Voit/WinnickaA gaunt, weary priest named Father Joseph Suryn (Mieczyslaw Voit) arrives at a quaint village inn to rest for the evening, eating his scant portion of bread alongside a bawdy, drunken patron named Wolodkowicz (Zygmunt Zintel) who is quick to ridicule his asceticism. The voluptuous barmaid, Adwosia (Maria Chwalibóg), goaded by Wolodkowicz into foretelling the priest's future, provides two cryptic predictions for Father Suryn: that he will meet a maiden who is a mother, and that his beloved will be humpbacked. The portentous words begin to take on relevance when Father Suryn is revealed to be the fifth priest to be dispatched by the church to a remote convent on the outskirts of town. A cloistered order of Ursuline nuns are reported to be possessed by demons, purportedly under the influence of an executed, morally flawed secular priest named Father Grandier. Earlier, the convent's Mother Superior, Jeanne Belcier (Lucyna Winnicka), commonly known as Mother Joan of Angels, had been instrumental in the charismatic Father Grandier's denunciation and subsequent burning at the stake for charges of using sorcery to subconsciously seduce her while she is asleep - an accusation that is substantiated by other nuns who randomly exhibit similar episodes of inexplicable, primal behavior. Nevertheless, despite Father Grandier's death, the bewitching of the nuns continues to resurface, manifesting through incomprehensible, often violent fits of convulsion, blasphemy, and hysteria. Father Suryn has been assigned to exorcise Mother Joan - the most tormented of the nuns - from the purported eight devils that have taken possession of her physical body in the belief that her salvation will expurgate the entire convent. However, as Father Suryn obsessively struggles to understand the root of Mother Joan's spiritual affliction, he becomes increasingly tormented with own conflicting emotions towards her seemingly irredeemable soul.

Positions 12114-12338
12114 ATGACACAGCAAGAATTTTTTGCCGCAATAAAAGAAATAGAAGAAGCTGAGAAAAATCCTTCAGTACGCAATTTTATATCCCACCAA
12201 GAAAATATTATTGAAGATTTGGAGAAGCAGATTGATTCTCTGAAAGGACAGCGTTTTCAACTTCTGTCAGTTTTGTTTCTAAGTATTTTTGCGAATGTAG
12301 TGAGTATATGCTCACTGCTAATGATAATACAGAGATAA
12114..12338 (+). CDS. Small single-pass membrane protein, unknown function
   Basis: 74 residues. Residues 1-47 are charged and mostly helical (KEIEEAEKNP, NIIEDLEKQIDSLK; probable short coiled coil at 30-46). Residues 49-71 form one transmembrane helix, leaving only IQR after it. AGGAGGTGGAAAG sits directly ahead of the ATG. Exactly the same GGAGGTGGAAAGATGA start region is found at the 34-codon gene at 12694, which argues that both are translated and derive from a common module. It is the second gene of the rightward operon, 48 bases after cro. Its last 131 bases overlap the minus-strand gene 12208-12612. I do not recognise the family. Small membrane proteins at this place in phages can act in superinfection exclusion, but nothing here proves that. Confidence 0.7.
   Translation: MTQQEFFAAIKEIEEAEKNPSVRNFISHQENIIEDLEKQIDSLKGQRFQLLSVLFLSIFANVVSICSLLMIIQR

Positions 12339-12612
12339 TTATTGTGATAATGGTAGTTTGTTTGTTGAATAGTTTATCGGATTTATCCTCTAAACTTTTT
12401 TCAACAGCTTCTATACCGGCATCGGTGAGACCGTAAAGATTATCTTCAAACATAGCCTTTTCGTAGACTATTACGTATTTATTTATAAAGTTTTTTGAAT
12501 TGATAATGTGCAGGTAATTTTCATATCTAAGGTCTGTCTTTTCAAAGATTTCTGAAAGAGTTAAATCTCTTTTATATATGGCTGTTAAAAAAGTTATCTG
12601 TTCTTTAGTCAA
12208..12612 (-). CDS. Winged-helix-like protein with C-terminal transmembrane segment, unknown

Based on the documented possession of Ursuline nuns that led to the burning of Father Urbain Grandier at the stake in Loudun, France in 1634 (that also served as the historical basis for Aldous Huxley's novel
The Devils of Loudun, subsequently adapted for the screen by Ken Russell in The Devils), Mother Joan of Angels is a spare, visually rigorous, and profoundly disturbing exploration of faith, repression, fanaticism, and eros. Jerzy Kawalerowicz employs high contrast lighting, stark chiaroscuro imagery, austere landscapes, and minimal mise-en-scène that meticulously distills the narrative into its essential composition: the arid, desolate fields that lead to the convent and the site of Father Grandier's execution; the image of prostrate cloistered nuns in the chapel that is paralleled against images of birds in flight as Father Suryn and Mother Joan are sequestered to an attic room; the sound of footsteps in an underlit corridor as possessed nuns emerge towards the light, calling out to Father Suryn; the contrasted doppelgänger imagery of Father Suryn seeking guidance from a rabbi (also played by Voit) that is later repeated in his despondent, introspective monologue facing his obscured reflection in a mirror; the sublime final shot of a tolling church bell that intermittently occludes the daylight view from the tower. By exposing the uncertainty, repression, and moral ambiguity that exist beneath the abstinent, dogmatic ritual of institutional religion, Mother Joan of Angels serves as a provocative and haunting portrait of man's eternal spiritual struggle against the indefinable nature of evil, sin, and corporeal existence.

© Acquarello 2003. All rights reserved.